Many veterans suffer from post-traumatic stress disorder or traumatic brain injury. Russell Midori/DVIDS
SHANNON, Miss. — Deep in the mountains of Afghanistan, Jamie Locastro heard the sharp patter of bullets raining above him in the Korengal Valley.
A month earlier, Jamie trained with his 120-man brigade, getting used to the humidity and 120-degree weather. He joined the infantry to be like his father, Tommy.
His brother, Gabriel, enlisted with the infantry six months before him and had been deployed to Iraq near the same time.
He and his comrades were excited after finishing a mission, called Mountain Lion, but once they reached the Korengal Valley — which had only one way in, one way out — the exhilaration turned to terror.
Jamie ducked and fell to the ground as the bullets whizzed past him, kicking up sand.
Blinded by shock, Jamie disregarded that he had been shot five times, three times in the arm, twice in the leg. He didn't notice the blood dripping down his arm as his comrades began dropping around him.
He jumped up, ran over to the medic to get his hand wrapped and began firing blindly at the mountains, cursing and screaming.
"I went crazy," he said. "I lost control."
Once he got back to a hospital in New York, Jamie was diagnosed with post-traumatic stress disorder immediately. The doctors told him he had a "severe case," while he babbled about "off the wall stuff."
His father had been diagnosed with PTSD after being shot three times in back-to-back tours in Vietnam. While Gabriel was in Iraq, he was wounded, and would later be diagnosed with PTSD as well.
According to ptsdusa.org, one in three returning troops are diagnosed with serious post-traumatic stress symptoms. A study from the National Comorbidity Survey showed that PTSD was significantly associated with suicidal ideation or attempt.
Between 1999 and 2010, roughly 22 veterans were committing suicide per day, one every 65 minutes — a statistic important not to forget during National Suicide Prevention Awareness Month.
"We all have our own problems," Jamie said. "We're all messed up in some way. People cope with PTSD in all kinds of different ways."
James V. Coniglio, psychotherapist and program director for the Mississippi State Hospital, served as an intelligence officer in the Vietnam War.
Ambushed twice and wounded once, visions pop in his head of things he witnessed: mutilated bodies, helicopters lifting dead soldiers, the smell of war and smoke.
For a period, the backfire of a car would freeze him.
"But I can't claim I saw or did what some veterans with PTSD have seen," he said. "I was able to be able. I do avoid military bases. Those things are there, but I keep myself active."
Coniglio occasionally treats veterans with PTSD. One veteran, witnessing a traumatic experience in Vietnam, came back home and couldn't control his emotions. He wouldn't leave the house, which was deteriorating around him.
The veteran went through a period of avoidance as he yearned to be back with his comrades.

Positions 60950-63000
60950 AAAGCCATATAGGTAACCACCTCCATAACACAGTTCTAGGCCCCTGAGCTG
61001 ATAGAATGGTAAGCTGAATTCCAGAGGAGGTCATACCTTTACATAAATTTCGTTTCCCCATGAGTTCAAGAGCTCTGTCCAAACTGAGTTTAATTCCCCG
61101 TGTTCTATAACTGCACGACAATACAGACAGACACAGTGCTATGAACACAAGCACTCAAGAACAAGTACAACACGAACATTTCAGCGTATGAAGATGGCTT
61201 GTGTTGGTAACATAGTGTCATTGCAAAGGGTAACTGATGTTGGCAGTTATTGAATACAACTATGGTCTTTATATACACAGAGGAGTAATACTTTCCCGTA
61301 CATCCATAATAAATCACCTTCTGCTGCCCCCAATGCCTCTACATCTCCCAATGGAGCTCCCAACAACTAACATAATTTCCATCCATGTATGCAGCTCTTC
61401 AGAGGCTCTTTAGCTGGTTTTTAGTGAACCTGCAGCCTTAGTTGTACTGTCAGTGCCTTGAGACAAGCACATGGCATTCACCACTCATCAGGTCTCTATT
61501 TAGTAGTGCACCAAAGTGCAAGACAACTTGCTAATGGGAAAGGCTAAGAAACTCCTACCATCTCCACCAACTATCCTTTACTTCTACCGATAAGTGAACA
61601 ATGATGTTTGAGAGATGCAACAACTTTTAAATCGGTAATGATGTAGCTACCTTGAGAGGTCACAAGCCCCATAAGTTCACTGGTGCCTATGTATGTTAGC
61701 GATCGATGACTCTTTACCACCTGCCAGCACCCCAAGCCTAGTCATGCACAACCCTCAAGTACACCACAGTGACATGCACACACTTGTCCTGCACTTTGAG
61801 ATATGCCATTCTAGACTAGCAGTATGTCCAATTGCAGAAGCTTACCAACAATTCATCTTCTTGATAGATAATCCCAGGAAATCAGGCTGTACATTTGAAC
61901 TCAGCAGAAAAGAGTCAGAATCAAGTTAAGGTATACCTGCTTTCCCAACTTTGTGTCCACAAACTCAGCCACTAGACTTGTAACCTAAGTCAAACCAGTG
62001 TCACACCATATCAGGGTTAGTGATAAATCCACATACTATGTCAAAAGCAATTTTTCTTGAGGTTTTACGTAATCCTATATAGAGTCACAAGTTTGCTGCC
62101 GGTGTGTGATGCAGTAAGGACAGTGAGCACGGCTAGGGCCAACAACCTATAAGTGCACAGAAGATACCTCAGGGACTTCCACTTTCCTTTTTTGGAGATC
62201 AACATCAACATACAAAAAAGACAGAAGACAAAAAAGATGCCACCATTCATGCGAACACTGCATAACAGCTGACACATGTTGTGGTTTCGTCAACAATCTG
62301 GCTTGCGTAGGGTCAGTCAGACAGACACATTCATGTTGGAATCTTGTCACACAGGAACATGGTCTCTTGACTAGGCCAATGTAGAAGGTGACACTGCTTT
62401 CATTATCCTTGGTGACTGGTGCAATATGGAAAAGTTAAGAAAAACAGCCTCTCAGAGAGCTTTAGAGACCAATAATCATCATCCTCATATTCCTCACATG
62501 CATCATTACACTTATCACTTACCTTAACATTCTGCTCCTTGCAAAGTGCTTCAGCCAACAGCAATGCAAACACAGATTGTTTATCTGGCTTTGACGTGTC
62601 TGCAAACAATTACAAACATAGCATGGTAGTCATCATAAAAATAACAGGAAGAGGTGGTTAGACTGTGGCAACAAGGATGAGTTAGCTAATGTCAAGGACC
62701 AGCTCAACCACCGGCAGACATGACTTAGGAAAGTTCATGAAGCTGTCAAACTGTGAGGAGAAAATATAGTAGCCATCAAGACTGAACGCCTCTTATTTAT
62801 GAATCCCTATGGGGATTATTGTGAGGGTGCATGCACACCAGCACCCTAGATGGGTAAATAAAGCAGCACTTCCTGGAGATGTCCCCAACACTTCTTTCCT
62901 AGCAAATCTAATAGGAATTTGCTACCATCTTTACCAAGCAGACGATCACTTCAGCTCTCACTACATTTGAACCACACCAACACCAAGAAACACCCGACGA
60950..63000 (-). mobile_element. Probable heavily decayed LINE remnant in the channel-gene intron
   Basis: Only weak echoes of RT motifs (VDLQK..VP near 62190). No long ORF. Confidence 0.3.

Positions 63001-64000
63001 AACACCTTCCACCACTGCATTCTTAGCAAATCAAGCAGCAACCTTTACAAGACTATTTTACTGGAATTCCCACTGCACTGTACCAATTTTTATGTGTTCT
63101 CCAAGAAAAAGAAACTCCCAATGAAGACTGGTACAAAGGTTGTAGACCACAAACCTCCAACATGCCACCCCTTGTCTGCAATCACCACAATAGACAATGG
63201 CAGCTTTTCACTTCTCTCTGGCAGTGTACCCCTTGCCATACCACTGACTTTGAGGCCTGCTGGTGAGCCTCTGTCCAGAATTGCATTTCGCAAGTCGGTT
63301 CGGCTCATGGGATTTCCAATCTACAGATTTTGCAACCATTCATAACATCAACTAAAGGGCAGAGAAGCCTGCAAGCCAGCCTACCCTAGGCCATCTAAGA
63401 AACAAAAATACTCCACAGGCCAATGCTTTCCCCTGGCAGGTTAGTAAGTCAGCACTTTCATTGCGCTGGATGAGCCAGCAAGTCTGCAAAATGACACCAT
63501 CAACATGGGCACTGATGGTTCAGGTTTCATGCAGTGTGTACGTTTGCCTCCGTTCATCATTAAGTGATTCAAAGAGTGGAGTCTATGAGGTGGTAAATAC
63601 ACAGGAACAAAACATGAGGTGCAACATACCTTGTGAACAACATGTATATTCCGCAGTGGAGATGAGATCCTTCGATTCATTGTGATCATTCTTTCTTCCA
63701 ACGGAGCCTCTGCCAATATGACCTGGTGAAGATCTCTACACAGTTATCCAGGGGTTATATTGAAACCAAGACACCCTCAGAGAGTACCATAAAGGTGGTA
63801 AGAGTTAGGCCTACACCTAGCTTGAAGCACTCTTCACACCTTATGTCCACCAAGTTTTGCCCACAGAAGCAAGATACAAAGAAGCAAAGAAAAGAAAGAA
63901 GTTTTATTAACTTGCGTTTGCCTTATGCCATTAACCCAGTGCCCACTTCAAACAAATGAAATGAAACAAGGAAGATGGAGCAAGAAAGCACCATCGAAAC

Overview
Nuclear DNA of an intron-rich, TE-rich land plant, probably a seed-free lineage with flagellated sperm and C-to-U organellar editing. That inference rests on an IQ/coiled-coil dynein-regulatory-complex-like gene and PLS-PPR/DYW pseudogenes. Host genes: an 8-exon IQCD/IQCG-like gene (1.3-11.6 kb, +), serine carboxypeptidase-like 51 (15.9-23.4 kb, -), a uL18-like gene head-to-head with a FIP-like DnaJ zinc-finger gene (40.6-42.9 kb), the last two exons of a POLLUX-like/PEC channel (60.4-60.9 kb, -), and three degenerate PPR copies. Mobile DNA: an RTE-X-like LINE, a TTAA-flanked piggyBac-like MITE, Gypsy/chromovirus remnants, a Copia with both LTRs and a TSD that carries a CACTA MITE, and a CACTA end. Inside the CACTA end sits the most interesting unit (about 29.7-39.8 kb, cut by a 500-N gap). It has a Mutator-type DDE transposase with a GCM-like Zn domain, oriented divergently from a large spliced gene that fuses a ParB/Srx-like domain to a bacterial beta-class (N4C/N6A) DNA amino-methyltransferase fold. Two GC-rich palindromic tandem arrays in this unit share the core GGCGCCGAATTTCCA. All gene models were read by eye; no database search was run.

"You have what's called unit cohesion which becomes a very close group of brothers that depend on each other for life," Coniglio said. "You talk to some of these PTSD patients and even though they went through hell, they'd go back tomorrow because they miss that cohesiveness within that group of people."
A lot of the patients Coniglio saw ended up getting divorces. The divorce rate among both officers and enlisted men and women during 2014 was 3.1 percent, according to Pentagon officials. The rate has steadily declined since 2011.
He can often tell the difference in a veteran with PTSD and a veteran claiming to have PTSD. It's the emotion behind their eyes. Their war experiences become the most important part of their life.
The most valuable thing a veteran can do, he said, is to move their mind away from their war experience.
"I always work on their choice to not dwell on it," he said. "I call it munching. You have to get them to see there are more important things in life. But you'd be surprised that there's a resistance to that."
Sitting on a leather couch in his home in Shannon, Tommy Locastro ashes a cigarette into a silver cup. His sons, Jamie and Gabriel, sit next to him as they recount their times in the service.
They tell stories of meeting high-ranking officials, laughing with their comrades and being shot.
Among the three veterans, they have five Purple Hearts and three cases of PTSD.
The brothers get anxious in crowded places. They'd rather be on the couch surrounded by family watching television. Gabriel shudders at the thought of going to the mall.
After Jamie was diagnosed with PTSD, he lived in New York when his darkness settled in. All around, his comrades were dabbling in drugs and alcohol. Most of them drank to cope with the triggered visions and the sound of gunfire in the back of their heads.
Jamie became intensely paranoid on top of being diagnosed with depression and anxiety.
When they are all together, the mixture of their anxieties can cause friction, but all they have to do is separate for a few moments, and they are back in front of the television together.
The family of veterans began attending sessions at the VA Clinic in Tupelo, meeting with psychiatrists to learn how to cope with PTSD.
Tommy copes with the diagnosis by staying active.
"Some guys can't get it out of their minds," Tommy said. "I had one friend that committed suicide in the VA Hospital in San Francisco. He had been dealing with that issue for years. He couldn't sleep right."
A couple weeks ago, Gabriel's comrade killed himself.
"You can't forget about the rising suicide rates in veterans," Tommy said. "I think the biggest thing is family support. The VA should address that and set up a system to help these kids when they separate from the service."
But after everything — all three getting divorces, getting ambushed, dealing with the lingering effects of war — they all agreed they'd do it again.